Organisation of Islamic Cooperation  

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Train wreck at Montparnasse (October 22, 1895) by Studio Lévy and Sons.

The Organisation of Islamic Cooperation is an international organization founded in 1969, consisting of 57 member states, with a collective population of over 1.6 billion as of 2008. The organisation states that it is "the collective voice of the Muslim world" and works to "safeguard and protect the interests of the Muslim world in the spirit of promoting international peace and harmony".

The OIC has permanent delegations to the United Nations and the European Union. The official languages of the OIC are Arabic, English, and French.

Contents

Human rights

OIC created the Cairo Declaration on Human Rights in Islam. While proponents claim it is not an alternative to the UDHR, but rather complementary to it, Article 24 states that "all the rights and freedoms stipulated in this Declaration are subject to the Islamic Shari'ah" and Article 25 follows with "the Islamic Shari'ah is the only source of reference for the explanation or clarification of any of the articles of this Declaration." Attempts to have it adopted by the United Nations Human Rights Council have met increasing criticism, because of its contradiction of the UDHR, including from liberal Muslim groups. Critics of the CDHR state bluntly that it is "manipulation and hypocrisy," "designed to dilute, if not altogether eliminate, civil and political rights protected by international law" and attempts to "circumvent these principles [of freedom and equality]."

Human Rights Watch says that OIC has "fought doggedly" and successfully within the United Nations Human Rights Council to shield states from criticism, except when it comes to criticism of Israel. For example, when independent experts reported violations of human rights in the 2006 Lebanon War, "state after state from the OIC took the floor to denounce the experts for daring to look beyond Israeli violations to discuss Hezbollah's as well." OIC demands that the council "should work cooperatively with abusive governments rather than condemn them." HRW responds that this works with those who are willing to cooperate; others exploit the passivity.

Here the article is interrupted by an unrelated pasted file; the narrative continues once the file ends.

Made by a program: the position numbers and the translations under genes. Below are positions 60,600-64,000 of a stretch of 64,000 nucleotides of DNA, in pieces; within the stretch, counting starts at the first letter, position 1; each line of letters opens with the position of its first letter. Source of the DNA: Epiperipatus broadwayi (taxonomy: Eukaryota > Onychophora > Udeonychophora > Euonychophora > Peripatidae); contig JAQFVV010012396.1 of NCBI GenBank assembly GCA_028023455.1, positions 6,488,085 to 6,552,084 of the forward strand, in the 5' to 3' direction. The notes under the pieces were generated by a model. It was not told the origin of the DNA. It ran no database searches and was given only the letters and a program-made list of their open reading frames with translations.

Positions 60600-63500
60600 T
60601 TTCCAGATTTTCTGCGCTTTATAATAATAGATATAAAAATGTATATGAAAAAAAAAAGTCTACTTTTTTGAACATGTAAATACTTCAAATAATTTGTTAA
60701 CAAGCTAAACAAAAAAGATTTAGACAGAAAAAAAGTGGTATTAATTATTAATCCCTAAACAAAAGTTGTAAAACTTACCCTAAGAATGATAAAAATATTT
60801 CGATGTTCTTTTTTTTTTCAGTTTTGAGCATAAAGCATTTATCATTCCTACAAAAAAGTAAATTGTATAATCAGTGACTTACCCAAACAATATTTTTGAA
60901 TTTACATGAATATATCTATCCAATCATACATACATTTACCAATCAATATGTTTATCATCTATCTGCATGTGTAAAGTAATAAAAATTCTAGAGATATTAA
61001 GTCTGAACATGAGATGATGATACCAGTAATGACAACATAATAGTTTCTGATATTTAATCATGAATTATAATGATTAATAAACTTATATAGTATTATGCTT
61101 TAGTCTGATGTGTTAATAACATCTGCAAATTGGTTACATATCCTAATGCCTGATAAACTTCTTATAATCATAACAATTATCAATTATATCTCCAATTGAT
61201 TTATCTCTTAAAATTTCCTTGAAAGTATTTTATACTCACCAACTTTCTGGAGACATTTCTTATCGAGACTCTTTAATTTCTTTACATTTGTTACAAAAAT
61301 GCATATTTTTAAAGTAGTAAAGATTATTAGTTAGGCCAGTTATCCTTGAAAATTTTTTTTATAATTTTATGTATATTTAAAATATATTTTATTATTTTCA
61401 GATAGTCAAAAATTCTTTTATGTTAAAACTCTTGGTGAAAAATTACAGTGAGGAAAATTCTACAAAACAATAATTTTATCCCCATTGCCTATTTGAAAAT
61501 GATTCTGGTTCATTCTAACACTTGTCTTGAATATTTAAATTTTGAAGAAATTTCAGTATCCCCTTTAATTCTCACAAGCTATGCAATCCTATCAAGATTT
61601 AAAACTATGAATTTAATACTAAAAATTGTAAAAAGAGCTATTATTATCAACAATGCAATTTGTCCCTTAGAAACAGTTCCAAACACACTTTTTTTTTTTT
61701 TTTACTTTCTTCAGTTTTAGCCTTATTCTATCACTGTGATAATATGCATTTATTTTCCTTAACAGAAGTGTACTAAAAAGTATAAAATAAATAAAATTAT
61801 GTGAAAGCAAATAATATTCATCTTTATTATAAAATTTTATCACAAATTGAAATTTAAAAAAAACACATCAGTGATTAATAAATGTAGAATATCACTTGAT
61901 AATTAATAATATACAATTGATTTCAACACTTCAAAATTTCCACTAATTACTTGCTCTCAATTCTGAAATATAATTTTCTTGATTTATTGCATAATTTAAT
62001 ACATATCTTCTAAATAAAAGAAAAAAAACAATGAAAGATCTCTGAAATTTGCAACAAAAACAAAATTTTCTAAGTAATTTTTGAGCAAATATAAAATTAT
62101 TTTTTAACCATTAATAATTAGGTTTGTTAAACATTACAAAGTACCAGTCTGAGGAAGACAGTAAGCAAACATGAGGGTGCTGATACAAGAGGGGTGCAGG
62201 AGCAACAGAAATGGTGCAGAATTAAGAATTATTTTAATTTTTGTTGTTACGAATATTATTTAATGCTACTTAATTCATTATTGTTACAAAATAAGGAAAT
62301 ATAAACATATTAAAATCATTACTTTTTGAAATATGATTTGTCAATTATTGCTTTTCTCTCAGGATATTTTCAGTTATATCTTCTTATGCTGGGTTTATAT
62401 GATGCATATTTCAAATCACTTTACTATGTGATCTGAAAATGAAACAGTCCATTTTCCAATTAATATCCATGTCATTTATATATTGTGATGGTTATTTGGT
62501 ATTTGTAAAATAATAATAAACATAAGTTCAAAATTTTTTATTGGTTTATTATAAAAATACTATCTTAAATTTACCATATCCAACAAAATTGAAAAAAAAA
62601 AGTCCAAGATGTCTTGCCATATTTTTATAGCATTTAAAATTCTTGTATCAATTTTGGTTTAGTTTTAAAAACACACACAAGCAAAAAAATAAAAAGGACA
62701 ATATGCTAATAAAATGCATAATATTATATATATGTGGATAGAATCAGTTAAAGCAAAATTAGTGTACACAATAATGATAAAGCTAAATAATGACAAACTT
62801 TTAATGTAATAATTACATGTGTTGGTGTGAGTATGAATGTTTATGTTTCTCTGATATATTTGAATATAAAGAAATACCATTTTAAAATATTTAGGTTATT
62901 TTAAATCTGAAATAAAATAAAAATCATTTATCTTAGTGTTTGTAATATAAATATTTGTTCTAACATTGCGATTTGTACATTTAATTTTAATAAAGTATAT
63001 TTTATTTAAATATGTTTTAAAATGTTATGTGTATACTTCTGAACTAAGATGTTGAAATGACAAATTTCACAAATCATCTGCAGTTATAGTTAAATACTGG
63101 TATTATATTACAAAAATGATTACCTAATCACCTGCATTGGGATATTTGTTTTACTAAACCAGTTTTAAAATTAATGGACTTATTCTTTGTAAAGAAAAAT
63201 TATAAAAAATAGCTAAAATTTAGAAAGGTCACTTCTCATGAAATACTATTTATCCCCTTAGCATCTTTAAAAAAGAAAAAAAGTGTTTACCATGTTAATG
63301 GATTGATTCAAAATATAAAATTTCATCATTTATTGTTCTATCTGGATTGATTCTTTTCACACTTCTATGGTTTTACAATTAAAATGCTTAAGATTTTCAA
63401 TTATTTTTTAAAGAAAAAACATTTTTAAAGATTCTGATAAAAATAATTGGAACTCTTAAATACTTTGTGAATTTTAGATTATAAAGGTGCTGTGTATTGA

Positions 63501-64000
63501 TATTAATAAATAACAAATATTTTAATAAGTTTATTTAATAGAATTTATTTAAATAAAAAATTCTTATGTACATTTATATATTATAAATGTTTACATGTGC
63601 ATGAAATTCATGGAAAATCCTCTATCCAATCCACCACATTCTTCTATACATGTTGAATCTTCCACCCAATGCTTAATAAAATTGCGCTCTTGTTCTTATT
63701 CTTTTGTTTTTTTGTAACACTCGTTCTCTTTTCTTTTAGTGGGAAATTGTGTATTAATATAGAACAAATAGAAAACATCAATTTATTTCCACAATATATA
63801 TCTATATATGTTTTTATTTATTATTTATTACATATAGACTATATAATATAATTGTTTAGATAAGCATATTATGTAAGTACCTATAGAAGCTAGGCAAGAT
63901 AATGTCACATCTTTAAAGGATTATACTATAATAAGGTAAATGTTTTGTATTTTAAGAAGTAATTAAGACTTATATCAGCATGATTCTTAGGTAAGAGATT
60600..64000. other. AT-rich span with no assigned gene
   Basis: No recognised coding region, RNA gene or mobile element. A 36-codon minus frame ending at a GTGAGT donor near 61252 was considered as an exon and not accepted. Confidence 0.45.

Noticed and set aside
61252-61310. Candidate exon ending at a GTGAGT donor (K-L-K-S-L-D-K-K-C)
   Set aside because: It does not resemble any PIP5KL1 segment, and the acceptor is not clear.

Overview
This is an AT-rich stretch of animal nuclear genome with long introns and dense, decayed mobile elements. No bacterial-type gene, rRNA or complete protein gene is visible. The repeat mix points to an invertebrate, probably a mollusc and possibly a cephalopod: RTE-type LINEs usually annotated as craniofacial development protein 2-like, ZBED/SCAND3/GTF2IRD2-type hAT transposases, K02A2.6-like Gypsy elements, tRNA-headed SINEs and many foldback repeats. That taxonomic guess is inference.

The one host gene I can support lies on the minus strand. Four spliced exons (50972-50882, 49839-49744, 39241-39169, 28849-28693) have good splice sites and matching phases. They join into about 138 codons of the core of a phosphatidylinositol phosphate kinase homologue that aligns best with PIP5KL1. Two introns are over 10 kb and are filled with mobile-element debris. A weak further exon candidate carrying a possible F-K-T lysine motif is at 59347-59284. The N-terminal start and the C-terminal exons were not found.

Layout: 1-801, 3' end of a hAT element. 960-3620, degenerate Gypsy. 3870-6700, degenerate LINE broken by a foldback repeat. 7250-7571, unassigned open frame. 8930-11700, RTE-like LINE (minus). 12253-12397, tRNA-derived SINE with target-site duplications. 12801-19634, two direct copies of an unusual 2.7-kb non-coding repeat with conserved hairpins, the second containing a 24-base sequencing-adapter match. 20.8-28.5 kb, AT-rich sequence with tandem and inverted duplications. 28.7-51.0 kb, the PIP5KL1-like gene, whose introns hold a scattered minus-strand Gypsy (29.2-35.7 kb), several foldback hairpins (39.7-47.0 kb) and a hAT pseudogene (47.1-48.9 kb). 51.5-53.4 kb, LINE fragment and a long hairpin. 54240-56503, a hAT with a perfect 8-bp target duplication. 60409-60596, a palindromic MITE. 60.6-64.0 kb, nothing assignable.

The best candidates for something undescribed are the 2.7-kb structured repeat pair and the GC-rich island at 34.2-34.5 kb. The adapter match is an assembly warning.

The OIC has been criticised for failing to discuss the treatment of ethnic minorities within member countries, such as the oppression of the Kurds in Syria and Turkey, the Ahwaz in Iran, the Hazaras in Afghanistan, the 'Al-Akhdam' in Yemen, or the Berbers in Algeria.

Along with the revisions of the OIC's charter in 2008, the member states created the Independent Permanent Human Rights Commission (IPHRC). The IPHRC is an advisory body, independent from the OIC, composed of eighteen individuals from a variety of educational and professional backgrounds. The IPHRC has the power to monitor human rights within the member states and facilitates the integration of human rights into all OIC mandates. The IPHRC also aids in the promotion of political, civil, and economic rights in all member states.

In September 2017, the Independent Human Rights Commission (IPHRC) of the OIC strongly condemned the human rights violations against the Rohingya Muslims in Myanmar.

LGBT rights

In March 2012, the United Nations Human Rights Council held its first discussion of discrimination based on sexual orientation and gender identity, following the 2011 passage of a resolution supporting LGBT rights proposed by the Republic of South Africa. Pakistan's representative addressed the session on behalf of the OIC, denouncing the discussion and questioning the concept of sexual orientation, which he said was being used to promote "licentious behaviour ... against the fundamental teachings of various religions, including Islam". He stated that the council should not discuss the topic again. Most Arab countries and some African ones later walked out of the session.

Nonetheless, OIC members Albania, Gabon, Guinea-Bissau, and Sierra Leone have signed a UN Declaration supporting LGBT rights in the General Assembly. Whilst Bahrain, Indonesia, Iraq, Jordan and Turkey had legalized homosexuality.

In May 2016, 57 countries including Egypt, Iran, Saudi Arabia and the United Arab Emirates from the Organization of Islamic Cooperation requested the removal of LGBT associations from 2016 High Level Meeting on Ending AIDS, sparking protests by the United States, Canada, the European Union and LGBT communities.

Structure

Structure and Organization

The OIC system consists of:

The Islamic Summit Conference
The highest policy-making organ, attended by the Kings and the Heads of State and Government of the member states, convened every three years.

The Islamic Conference of Foreign Ministers
It meets once a year to examine a progress report on the implementation of its decisions taken within the framework of the policy defined by the Islamic Summit.

The Permanent Secretariat
It is the executive organ of the Organization, entrusted with the implementation of the decisions of the two preceding bodies, and is located in Jeddah, Saudi Arabia. Current secretary is Abdelouahed Belkeziz, from Morocco, in office since January 1, 2001. His term ends on December 31 2004; he will be replaced by Ekmeleddin Ihsanoglu, from Turkey, fromJanuary 1, 2005.

Standing Committees

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